14 RRR Page 13 intersects any prime representation of f. If there is a proper subset of E p, which also intersects every prime representation, then by the second paragraph, this subset is a prime essential set. This is not possible, since E p was a minimal prime essential set. Now, let E p is an inclusion minimal set, which intersects every prime representation. By the second paragraph of the proof, we know that it is a prime essential set. If there is a proper subset of E p, which is also a prime essential set, then, by the first paragraph of the proof, it also intersects every prime representation. This is not possible, since E p is an inclusion minimal set with this property. Now let us recall Theorem 6.6 from [3]. The following theorem is a minor strengthening of that theorem, which uses the fact that a set intersects every nonempty essential set if and only if it intersects every minimal essential set. Theorem 5.9 ([3]) Let f be an arbitrary Boolean function. A set C I(f) is a representation of f iff C intersects every minimal essential set of f. This statement gives a direct corollary for prime essential sets. Corollary 5.10 Let f be an arbitrary Boolean function. A set C I p (f) is a representation of f iff C intersects every minimal prime essential set of f. In the following section we shall use Corollary 5.10 in the following way: for a given function f we first list all minimal prime essential set of f and then use this list to compute how many clauses are needed to intersect every set in the list, i.e. to compute cnf(f). 6 Examples of functions with cnf(f) > ess(f) In the end of Section 4 we have noticed, that unless NP = conp, there must exist a Horn CNF representing function f for which ess(f) < cnf(f). We shall start this section by constructing such a CNF. 6.1 Cubic pure Horn example on 4 variables Let us consider pure Horn clauses C 1 = (x 1 x 2 x 3 ), C 2 = (x 1 x 2 x 3 ), C 3 = (x 1 x 2 x 3 ), Q 1 = (y x 1 ), Q 2 = (y x 2 ), Q 3 = (y x 3 ) and function f defined by CNF F = C 1 C 2 C 3 Q 1 Q 2 Q 3. Notice that each pair among the three cubic clauses C 1, C 2, C 3 has two complementary pairs of literals and hence no such pair of clauses is resolvable. Moreover, no pair among the three quadratic clauses Q 1, Q 2, Q 3 has a complementary pair of literals and thus again no such pair of clauses is resolvable. In fact, there are only six resolvable pairs in the set S = {C 1, C 2, C 3, Q 1, Q 2, Q 3 } (all of them mixed pairs of one cubic and one quadratic clause), namely (C 1, Q 2 ), (C 1, Q 3 ), (C 2, Q 1 ), (C 2, Q 3 ), (C 3, Q 1 ), (C 3, Q 2 ). It is easy to check that each of the six resolvents is absorbed by some other clause in S (e.g. the resolvent x 1 y x 3 of the pair (C 1, Q 2 ) is absorbed by Q 1 ). Thus, using Quine s resolution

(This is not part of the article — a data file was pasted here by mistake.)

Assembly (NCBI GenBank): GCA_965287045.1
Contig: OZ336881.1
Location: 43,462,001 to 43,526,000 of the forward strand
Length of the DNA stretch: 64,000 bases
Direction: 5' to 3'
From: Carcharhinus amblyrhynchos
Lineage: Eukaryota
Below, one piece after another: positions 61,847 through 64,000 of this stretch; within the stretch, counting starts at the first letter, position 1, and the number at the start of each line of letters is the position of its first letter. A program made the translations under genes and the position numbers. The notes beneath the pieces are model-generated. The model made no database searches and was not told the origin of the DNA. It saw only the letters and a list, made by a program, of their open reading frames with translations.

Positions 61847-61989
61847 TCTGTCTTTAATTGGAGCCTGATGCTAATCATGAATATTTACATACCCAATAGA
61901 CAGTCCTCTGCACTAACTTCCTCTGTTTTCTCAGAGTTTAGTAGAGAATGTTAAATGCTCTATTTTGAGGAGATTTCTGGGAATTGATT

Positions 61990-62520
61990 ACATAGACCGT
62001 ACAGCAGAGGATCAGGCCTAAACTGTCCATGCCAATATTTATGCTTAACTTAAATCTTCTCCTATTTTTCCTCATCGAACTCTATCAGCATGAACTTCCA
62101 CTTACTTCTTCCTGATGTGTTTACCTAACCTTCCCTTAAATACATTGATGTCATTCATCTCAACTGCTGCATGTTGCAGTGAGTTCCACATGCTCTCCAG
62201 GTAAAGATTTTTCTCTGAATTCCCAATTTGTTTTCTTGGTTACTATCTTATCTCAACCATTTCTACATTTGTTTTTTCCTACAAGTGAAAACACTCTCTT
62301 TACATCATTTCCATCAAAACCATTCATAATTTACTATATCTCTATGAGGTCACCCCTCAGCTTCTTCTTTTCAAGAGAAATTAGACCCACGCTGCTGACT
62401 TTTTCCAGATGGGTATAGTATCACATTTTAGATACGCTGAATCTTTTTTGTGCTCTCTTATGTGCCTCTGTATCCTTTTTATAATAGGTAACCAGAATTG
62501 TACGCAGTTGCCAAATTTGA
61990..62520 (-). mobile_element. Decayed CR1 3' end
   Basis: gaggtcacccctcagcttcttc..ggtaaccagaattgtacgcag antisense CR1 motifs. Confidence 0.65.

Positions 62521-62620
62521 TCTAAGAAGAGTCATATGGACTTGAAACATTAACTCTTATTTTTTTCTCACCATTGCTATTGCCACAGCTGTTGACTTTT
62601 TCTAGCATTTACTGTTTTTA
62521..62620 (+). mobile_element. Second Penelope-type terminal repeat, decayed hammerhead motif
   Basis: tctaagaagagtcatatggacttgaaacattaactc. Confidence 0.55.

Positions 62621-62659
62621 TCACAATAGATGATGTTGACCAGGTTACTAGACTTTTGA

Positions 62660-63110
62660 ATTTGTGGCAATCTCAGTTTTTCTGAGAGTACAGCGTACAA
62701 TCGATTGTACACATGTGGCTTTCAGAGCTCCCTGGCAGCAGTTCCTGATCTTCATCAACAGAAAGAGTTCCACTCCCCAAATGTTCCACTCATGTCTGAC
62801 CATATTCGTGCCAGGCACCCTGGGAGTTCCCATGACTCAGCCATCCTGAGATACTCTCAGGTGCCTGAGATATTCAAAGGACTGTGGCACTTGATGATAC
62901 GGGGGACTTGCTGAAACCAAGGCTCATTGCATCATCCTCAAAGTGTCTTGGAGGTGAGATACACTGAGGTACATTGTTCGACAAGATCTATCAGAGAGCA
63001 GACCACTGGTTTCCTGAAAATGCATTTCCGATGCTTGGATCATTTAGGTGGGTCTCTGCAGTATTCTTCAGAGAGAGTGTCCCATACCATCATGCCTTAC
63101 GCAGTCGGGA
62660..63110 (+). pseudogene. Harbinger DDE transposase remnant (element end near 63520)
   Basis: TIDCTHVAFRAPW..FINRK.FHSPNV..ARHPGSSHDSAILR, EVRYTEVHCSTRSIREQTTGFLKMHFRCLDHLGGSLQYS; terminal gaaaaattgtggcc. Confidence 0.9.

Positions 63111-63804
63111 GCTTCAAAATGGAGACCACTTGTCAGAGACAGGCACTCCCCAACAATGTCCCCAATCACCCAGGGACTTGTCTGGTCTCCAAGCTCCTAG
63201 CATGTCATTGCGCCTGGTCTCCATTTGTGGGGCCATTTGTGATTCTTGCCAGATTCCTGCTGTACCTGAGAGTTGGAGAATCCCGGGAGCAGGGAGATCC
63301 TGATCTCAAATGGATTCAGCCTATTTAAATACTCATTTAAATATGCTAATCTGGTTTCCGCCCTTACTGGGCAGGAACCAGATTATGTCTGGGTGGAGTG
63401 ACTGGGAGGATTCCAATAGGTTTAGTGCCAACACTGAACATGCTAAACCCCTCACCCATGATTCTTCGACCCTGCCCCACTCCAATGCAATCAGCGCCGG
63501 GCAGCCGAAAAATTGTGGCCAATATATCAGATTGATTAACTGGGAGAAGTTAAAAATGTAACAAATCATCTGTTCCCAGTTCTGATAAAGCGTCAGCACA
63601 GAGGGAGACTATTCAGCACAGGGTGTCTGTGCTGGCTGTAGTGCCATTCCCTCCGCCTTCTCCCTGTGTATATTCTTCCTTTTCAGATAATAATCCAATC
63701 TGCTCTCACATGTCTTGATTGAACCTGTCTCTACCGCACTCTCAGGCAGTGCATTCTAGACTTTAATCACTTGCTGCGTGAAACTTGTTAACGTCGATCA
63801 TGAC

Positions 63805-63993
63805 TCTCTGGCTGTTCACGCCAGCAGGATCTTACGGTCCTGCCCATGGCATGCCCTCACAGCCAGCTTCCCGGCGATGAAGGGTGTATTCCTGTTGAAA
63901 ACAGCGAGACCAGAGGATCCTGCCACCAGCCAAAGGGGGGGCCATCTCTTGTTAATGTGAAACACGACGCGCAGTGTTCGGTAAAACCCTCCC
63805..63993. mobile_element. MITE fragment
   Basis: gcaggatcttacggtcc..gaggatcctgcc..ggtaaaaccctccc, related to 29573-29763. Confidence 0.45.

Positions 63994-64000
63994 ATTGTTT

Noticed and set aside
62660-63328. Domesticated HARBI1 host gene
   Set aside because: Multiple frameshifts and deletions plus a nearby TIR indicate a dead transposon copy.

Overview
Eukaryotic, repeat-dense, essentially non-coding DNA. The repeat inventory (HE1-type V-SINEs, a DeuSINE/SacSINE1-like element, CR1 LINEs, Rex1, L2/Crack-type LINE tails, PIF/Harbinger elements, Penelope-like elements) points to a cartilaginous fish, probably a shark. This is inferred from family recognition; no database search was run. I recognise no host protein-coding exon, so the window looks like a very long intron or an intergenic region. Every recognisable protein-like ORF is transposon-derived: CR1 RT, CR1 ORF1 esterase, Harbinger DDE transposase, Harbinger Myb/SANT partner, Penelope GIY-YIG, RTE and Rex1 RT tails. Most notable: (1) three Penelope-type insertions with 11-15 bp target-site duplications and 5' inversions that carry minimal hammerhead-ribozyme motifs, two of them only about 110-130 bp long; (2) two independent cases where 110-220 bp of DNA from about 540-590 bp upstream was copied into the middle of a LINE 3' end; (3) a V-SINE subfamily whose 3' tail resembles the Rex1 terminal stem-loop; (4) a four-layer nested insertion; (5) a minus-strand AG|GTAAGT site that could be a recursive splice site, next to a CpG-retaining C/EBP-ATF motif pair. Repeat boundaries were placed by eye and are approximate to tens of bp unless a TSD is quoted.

15 Page 14 RRR procedure to obtain the set of all prime implicates (canonical CNF) of a function defined by CNF F (this procedure is described e.g. in [5]), it follows that I p (f) = S. Consider the vectors t 1 = (0, 1, 1, 0), t 2 = (1, 0, 1, 0), t 3 = (1, 1, 0, 0), t 4 = (0, 0, 1, 1), t 5 = (1, 0, 0, 1), t 6 = (0, 1, 0, 1) as truth value assigments of the variables x 1, x 2, x 3, y. These vectors define the following prime essential sets of clauses. E(t 1 ) = {C 1 } E(t 2 ) = {C 2 } E(t 3 ) = {C 3 } E(t 4 ) = {Q 1, Q 2 } E(t 5 ) = {Q 2, Q 3 } E(t 6 ) = {Q 1, Q 3 } It is obvious that E(t 1 ), E(t 2 ), E(t 3 ) are minimal prime essential sets as they contain one clause each. To see that also E(t 4 ), E(t 5 ), E(t 6 ) are minimal prime essential sets it suffices to check that the sets I p (f) \ {Q 1 }, I p (f) \ {Q 2 }, and I p (f) \ {Q 3 }, are not closed under R p, which by Theorem 5.3 implies that none of the sets {Q 1 }, {Q 2 }, and {Q 3 } is a prime essential set. Moreover, this observation immediately implies that every nonempty prime essential set must contain either one of the cubic clauses C 1, C 2, C 3 or two of the quadratic clauses Q 1, Q 2, Q 3. In other words every nonempty prime essential set must contain one of E(t 1 ),..., E(t 6 ), which in turn implies that E(t 1 ),..., E(t 6 ) is a complete list of minimal prime essential sets of f. Now, using Corollary 5.10 we obtain that cnf(f) = 5. Indeed, all three cubic clauses must be present in C to intersect E(t 1 ), E(t 2 ), E(t 3 ) and a single quadratic clause is not sufficient to intersect all of E(t 4 ), E(t 5 ), E(t 6 ). Thus we need a minimum of two quadratic clauses which yields the only three minimum cardinality prime representations of f as follows: ϕ 1 = C 1 C 2 C 3 Q 1 Q 2 ϕ 2 = C 1 C 2 C 3 Q 2 Q 3 ϕ 3 = C 1 C 2 C 3 Q 1 Q 3 It can now also be easily checked that there are at most 4 pairwise disjoint minimal prime essential sets of implicates of f (E(t 1 ), E(t 2 ), E(t 3 ) together with one of E(t 4 ), E(t 5 ), E(t 6 )) which implies that there are at most 4 pairwise disjoint nonempty prime essential sets of implicates of f and using Theorem 5.4 we get that ess(f) = 4. The just constructed example has a gap cnf(f) ess(f) = 5 4 = 1. In the folowing section we shall show that the gap cnf(f) ess(f) can be made arbitrarily large.